On 11 Dec 2012, at 18:05, meekerdb wrote:
On 12/11/2012 6:58 AM, Bruno Marchal wrote:
On 10 Dec 2012, at 17:25, meekerdb wrote:
On 12/10/2012 2:47 AM, Bruno Marchal wrote:
On 10 Dec 2012, at 02:03, Jason Resch wrote:
On Sun, Dec 9, 2012 at 6:51 PM, meekerdb <meeke...@verizon.net>
On 12/9/2012 4:37 PM, Jason Resch wrote:
On Sun, Dec 9, 2012 at 5:40 PM, meekerdb <meeke...@verizon.net>
On 12/9/2012 12:08 PM, Jason Resch wrote:
And without a doubt the most popular interpretation of Quantum
physicists is SUAC (Shut Up And Calculate),
That's not an interpretation at all.
Well for a more philosophical statement of it see Omnes. His
view is that once you can explain the diagonalization of the
the density matrix (either by eigenselection, dechoherence, or
just assumed per Bohr) then you have predicted probabilities.
QM is a probabilistic theory - so predicting probabilities is
all you can ask of it.
Is science just about its applications or about understanding
the world? I would argue that science would not progress so
far as it has if we thought finding the equation was the be all
and end all of science. The "shut up and calculate" mindset
can be translated as "don't ask embarrassing questions", it is
the antithesis of scientific thinking.
Student in the 1500s: Does the earth move about the sun, or do
the planets merely appear to move as if earth moved about the
Professor in the 1500s: We have all the formulas for predicting
planetary motion, so shut up and calculate!
Fortunately, Copernicus wasn't satisfied with that answer.
So what's your objection to Omnes? That the world just can't be
probabilistic? So instead there must be infinitely many
inaccessible worlds - which happen to mimic a probabilistic world.
It is fine if QM is a probabilistic theory. Where I disagree
with him is in his belief that we can never go beyond that in
our understanding of it. I am not sure how accurate this
statement is, since it is a secondary source, but http://en.wikipedia.org/wiki/Roland_Omn%C3%A8s
says: "We will never, Omnès believes, find a common sense
interpretation of quantum law itself." To me, it almost seems
as if he says it is not worth trying to find an answer. I lean
more towards David Deutsch who says science is about finding
Omnes is very special. His many books gives the best account and
defense of the MWI, except that in the last paragraph, or
chapter, he insist that we have to be irrational, in fine, and
select one reality. This is really cosmo-solipsism, and makes QM
indeed no more rational at all.
What's not rational about it? I think 'rational' just means
'being able to give coherent reasons'. There's a perfectly good
coherent reason for 'selecting' one reality - we experience one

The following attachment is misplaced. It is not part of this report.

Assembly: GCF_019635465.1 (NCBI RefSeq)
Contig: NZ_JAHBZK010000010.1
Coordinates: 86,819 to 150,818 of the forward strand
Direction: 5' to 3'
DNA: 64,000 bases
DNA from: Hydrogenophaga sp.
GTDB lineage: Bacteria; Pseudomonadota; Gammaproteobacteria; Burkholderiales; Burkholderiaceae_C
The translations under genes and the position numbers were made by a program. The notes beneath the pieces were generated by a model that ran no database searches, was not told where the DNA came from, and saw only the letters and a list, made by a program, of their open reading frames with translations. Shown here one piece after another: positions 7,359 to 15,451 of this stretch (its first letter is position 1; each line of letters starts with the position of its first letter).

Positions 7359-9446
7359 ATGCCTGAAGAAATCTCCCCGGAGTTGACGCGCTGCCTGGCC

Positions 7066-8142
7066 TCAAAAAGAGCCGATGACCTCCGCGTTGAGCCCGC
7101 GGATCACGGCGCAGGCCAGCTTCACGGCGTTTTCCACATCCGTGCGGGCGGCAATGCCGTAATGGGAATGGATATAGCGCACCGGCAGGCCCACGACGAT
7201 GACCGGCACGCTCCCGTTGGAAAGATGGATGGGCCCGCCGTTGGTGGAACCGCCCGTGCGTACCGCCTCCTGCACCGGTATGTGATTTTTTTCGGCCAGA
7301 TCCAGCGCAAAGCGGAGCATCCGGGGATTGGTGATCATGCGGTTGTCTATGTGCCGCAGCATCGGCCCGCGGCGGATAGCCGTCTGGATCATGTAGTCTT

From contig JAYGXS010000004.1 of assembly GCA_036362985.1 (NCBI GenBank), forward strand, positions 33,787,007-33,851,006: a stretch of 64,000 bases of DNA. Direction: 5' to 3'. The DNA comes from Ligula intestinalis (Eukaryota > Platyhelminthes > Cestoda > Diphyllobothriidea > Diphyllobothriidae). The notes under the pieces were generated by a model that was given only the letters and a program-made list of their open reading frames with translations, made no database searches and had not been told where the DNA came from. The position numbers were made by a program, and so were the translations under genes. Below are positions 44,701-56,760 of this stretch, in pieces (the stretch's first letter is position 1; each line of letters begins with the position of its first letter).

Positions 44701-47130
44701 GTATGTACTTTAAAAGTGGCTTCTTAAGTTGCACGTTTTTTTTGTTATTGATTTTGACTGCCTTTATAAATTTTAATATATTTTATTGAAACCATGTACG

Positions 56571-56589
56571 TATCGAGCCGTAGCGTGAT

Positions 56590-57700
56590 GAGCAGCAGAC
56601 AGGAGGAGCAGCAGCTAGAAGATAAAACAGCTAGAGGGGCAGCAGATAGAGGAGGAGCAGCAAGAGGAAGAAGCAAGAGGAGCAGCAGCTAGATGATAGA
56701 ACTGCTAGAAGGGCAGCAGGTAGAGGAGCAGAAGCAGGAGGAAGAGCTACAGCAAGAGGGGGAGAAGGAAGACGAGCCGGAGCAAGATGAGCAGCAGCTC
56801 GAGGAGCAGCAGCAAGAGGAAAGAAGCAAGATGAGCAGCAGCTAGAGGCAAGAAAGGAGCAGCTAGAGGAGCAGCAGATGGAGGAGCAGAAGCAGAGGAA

But there is no reason to extrapolate from this. We experience a
flat earth, we see the Sun turning around Earth, we feel the need
of force to keep the same speed, etc.
And all those inferences were perfectly rational. The fact that
later, more comprehensive theories were found doesn't change that.
Rational is not the same as 'always right'.
OK. But I was pointing of the fact that there was a pattern in the
mistake, which consists in extrapolating from our experience. Progress
along the path Galileo, Einstein, Everett always come from a better
distinction between what is, and how it can appear to us.
Then in the search of a TOE, we need to use coherent reasons, but we
need also a coherent big picture.
I agree I tend to use "rational" is an unusually restricted sense:
going from "the earth look flat" to the "earth looks round" is
rational. Going from "the earth looks flat" to "the earth *is* round"
Usually when we refer to experience we are wrong
We're not wrong about the experience, although we may be wrong about
OK. That is what I meant.
(and from this some extrapolate wrongly that we cannot mention
experience in experiment ...).
Also, we do not experience a reality. We experience something
(consciousness, mainly) and we extrapolate reality from that, and
from theories already extrapolated.
I agree. But the model of reality we build should comport with
experience. We don't experience many worlds, so a valid model must
But we do experience many worlds. We see those interference that we
can see, and without collapse, that we don't see, this is a sort of
experiencing the many worlds. Like we do experience the roundness of
the earth, through travel, media, pictures, etc. If not, we never
experience anything physical to start with. We are just more and more
conscious of the assumptions we make.
Being rational we prefer to explain the complex from the simple than
the simple from the complex. But the understanding of the simple,
itself, is already complex, and so it is the place where we have to
agree, the more explicitly, on what is simple and what is not.
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